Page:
Is there a second-round jinx?
Maybe in an odd way, Flores and the Cardinals are fortunate to not be making a second-round selection. Looking back over time, the Cards’ second-round choices have not been kind to the team.
Really unkind, in fact.
Jay plus 11 misses from 2002 through 2010
Of the 12 second-round selections made by the Cardinals between 2002 and 2010*, only outfielder Jon Jay has been a regular in the majors. The 31-year-old will be playing in his eight MLB season in 2017, his first with the Chicago Cubs. (* Note: In some years, St. Louis received additional compensation and/or supplemental picks in the second round.)
|Draft||2nd rounder||Pick #||Losing||Pos||School||Peak||PA/IP||Team|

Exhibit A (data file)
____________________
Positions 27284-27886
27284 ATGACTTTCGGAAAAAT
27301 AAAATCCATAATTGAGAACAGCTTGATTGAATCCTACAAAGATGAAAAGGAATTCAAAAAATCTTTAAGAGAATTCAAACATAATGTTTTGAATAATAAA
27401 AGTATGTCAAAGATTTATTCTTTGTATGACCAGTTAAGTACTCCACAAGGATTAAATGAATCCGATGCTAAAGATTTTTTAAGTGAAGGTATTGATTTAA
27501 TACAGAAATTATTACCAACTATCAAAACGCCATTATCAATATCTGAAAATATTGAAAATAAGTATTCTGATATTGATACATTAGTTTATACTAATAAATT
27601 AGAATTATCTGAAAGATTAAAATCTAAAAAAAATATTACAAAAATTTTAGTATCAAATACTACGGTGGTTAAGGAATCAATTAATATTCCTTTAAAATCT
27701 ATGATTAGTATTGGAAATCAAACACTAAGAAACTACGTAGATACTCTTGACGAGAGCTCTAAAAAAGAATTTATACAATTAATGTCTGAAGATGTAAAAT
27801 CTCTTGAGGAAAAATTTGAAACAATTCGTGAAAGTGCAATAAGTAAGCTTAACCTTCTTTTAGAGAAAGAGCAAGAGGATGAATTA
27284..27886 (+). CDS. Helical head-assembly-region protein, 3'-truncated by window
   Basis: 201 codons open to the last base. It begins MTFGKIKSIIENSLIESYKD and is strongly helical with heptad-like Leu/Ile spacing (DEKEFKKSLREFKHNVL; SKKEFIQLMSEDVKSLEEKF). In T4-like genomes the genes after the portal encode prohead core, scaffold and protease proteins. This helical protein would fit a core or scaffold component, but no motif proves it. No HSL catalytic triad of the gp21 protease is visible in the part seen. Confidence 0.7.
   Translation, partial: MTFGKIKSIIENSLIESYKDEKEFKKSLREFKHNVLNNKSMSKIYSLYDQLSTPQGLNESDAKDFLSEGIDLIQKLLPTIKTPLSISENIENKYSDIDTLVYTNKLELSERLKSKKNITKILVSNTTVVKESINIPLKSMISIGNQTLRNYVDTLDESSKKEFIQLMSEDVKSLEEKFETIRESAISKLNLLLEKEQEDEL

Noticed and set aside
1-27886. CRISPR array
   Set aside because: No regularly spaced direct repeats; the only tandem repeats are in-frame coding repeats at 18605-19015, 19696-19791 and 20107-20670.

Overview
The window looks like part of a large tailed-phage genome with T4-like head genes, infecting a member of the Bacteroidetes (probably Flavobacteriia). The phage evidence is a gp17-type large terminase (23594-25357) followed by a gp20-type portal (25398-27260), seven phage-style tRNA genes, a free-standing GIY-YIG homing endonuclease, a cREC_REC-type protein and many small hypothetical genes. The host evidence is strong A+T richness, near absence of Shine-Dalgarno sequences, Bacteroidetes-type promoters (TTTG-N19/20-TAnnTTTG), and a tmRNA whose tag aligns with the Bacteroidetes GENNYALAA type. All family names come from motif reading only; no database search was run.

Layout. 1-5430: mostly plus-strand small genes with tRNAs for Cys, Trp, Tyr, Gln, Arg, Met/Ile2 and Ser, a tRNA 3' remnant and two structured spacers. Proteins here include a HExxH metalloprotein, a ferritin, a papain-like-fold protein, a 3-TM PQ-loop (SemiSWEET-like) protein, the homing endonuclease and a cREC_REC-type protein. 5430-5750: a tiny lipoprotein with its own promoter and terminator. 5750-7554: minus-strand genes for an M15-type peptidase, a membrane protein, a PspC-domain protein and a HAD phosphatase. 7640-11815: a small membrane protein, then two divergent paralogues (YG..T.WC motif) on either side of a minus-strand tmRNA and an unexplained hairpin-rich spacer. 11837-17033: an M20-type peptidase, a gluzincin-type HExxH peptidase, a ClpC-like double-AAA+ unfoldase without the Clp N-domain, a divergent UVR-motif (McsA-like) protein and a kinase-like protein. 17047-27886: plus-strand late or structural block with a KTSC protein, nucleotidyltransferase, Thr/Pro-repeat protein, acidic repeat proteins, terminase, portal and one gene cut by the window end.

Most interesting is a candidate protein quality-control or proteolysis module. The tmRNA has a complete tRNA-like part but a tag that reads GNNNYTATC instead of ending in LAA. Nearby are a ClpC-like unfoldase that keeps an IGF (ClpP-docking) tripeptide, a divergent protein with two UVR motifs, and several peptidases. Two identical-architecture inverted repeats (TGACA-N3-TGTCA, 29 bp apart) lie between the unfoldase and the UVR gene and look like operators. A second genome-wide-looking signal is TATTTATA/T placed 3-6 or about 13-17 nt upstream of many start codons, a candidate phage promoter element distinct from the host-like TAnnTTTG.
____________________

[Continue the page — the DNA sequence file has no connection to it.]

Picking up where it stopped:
|2003||Stuart Pomeranz||65||RHP||TN prep||MLB||6.0||Bal|
|2005||Josh Wilson||70 comp||Matheny||RHP||TX prep||A|
|Nick Webber||78||RHP||Cent MO||AAA|
|2006||Brad Furnish||54 comp||Morris||LHP||TCU||AA|
|Jon Jay||74||OF||Miami FL||MLB||3043+||StL/SD|
|Mark Hamilton||76 supp||Nunez||1B||Tulane||MLB||66||StL|
|2007||David Kopp||71 comp||Suppan||RHP||Clemson||AAA|
|2008||Shane Peterson||59||OF||Long Beach||MLB||234||Oak/Mil|
|2010||Jordan Swagerty||75||RHP||Arizona St.||AA|
The majority of the dozen - seven - never reached the majors. They include first baseman Mike Ferris plus pitchers Josh Wilson, Nick Webber, Brad Furnish, David Kopp and Jordan Swagerty. It should be noted that all except Wilson were collegians.
In an interesting trivia item, the former Texas prep star Wilson progressed the least far in the system of the club’s second rounders and was St. Louis’ compensation pick for the loss of catcher Mike Matheny as a free agent following the 2004 season.